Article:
Linkage of e-way bills with GST returns: Key considerations

One aspect related to e-way bills which has not been adequately understood and debated by the industry at large is the reconciliation of e-way bills generated with the data declared in GST returns.

One of the main objectives of the e-way bill provision is to curb revenue leakage. Hence, in the near future, businesses can be expected to receive notices/queries seeking explanations for discrepancies in the data reported in the GST returns vis-à-vis the e-way bill portal. Although there is currently no link between the e-way bill and GST return portals, the government has put forth certain clear expectations and the same can be anticipated based on the recent cases of notices being issued to businesses for differences in the data declared in GSTR-3B and GSTR-2A returns.

Considering the extensive quantum and nature of data declared in GSTR-1 vis-à-vis the specific instances and requirements for issuance of e-way bills, it becomes imperative for businesses to prepare themselves in advance by reconciling both the databases.

The following points need to be considered while trying to reconcile e-way bill data with GST returns:

  1. Any differences in the details populated on both the portals would need to be addressed based on back-up documentation.
  2. The requirement for issuance of e-way bills only applies to the movement of goods over and above a threshold limit, whereas the data declared in GSTR-1 includes all the supplies regardless of any threshold.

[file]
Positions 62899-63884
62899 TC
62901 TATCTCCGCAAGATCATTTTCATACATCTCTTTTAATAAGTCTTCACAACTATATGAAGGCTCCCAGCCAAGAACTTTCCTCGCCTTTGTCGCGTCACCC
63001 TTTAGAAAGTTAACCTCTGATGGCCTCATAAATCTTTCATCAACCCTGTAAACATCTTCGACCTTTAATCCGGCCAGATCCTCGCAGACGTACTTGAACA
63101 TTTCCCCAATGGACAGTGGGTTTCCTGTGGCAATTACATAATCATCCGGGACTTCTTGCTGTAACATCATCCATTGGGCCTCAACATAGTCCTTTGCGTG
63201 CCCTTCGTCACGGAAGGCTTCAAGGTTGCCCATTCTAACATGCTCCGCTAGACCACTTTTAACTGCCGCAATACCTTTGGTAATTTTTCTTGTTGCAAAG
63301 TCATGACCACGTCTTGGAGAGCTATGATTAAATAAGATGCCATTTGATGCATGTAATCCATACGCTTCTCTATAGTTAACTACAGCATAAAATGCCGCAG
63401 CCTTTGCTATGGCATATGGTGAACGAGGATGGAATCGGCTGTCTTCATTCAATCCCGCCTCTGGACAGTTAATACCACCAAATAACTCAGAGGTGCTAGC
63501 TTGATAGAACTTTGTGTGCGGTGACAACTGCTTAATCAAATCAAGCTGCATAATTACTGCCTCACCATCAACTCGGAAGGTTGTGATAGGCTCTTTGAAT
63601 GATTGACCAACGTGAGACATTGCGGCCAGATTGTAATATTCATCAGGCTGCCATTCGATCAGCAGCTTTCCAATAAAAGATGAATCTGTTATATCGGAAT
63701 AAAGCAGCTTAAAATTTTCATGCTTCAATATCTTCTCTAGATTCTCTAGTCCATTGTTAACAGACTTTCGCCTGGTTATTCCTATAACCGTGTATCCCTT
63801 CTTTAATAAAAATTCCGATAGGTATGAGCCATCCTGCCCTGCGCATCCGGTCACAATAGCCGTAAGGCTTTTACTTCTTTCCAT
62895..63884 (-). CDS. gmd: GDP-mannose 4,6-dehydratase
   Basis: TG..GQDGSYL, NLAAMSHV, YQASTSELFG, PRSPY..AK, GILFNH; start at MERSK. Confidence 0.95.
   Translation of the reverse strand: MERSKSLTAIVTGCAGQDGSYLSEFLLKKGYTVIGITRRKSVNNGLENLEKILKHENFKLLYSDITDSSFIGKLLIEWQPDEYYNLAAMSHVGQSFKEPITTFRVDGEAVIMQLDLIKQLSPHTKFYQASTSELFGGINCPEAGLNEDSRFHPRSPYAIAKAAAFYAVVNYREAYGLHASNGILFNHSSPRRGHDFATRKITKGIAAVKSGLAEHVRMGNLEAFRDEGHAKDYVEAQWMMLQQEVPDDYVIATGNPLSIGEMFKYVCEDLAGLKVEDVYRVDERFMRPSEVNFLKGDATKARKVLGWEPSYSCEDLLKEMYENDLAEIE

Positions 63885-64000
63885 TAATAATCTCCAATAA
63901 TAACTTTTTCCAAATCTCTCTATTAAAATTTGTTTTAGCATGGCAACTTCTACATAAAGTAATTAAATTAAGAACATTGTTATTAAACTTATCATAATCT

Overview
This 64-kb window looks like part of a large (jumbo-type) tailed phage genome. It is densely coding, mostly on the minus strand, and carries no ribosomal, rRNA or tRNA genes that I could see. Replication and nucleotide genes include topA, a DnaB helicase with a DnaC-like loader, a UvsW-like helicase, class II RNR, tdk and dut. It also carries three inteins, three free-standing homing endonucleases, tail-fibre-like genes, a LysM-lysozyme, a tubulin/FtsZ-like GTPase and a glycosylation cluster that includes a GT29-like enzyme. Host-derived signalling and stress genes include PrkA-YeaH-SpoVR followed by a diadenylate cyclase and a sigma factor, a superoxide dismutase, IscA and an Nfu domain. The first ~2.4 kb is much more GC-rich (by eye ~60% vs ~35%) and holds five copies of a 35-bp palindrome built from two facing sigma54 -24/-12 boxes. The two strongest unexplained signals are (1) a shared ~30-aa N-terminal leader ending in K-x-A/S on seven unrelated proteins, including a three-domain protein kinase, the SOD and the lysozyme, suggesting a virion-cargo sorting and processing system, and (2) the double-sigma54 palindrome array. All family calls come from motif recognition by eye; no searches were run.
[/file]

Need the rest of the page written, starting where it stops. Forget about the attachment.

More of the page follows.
3. There may be scenarios where e-way bills are required to be generated, such as for movement of goods on delivery challans; however, the details of such supplies are not reported in GSTR-1.
  4. There is no requirement to issue e-way bills in case of supply of services, whereas the same needs to be duly reported in GSTR-1.
  5. The varied state-specific requirements, such as different threshold limits and  notified products for which e-way bills are required, will result in further complications.
  6. The possibility of assigning roles for the issuance of e-way bills to ‘transporters’ and ‘consignees’ would make reconciliation even more cumbersome and time-consuming.
  7. The other concern, apart from the linking of data from the movement perspective, is the reconciliation of the value of supplies considering the credit notes (tax or financial) issued later by the supplier to factor the discounts, deficiency, etc. for the customer.
  8. Lastly, the possibility of the authorities linking e-way bills data with the turnover of a business as a whole cannot be ruled out.

The above discussion clearly underlines the need for businesses to start preparing themselves and simultaneously ascertain whether technological intervention is required to sync reports with the GST database.

It may be worthwhile to recall the challenges under the erstwhile VAT regime, where a mismatch between entry permits and returns data would attract the allegation of clandestine removal and allied tax demands. In order to avoid such a situation, necessary precautions have to be taken in a timely manner.

Contact us

Pratik Jain

Pratik Jain

Partner and Leader, Indirect Tax, PwC India

Tel: +91 124 3306507

Dharmesh Panchal

Dharmesh Panchal

Partner and Deputy Leader, Indirect Tax, PwC India

Tel: +91 22 6689 1455

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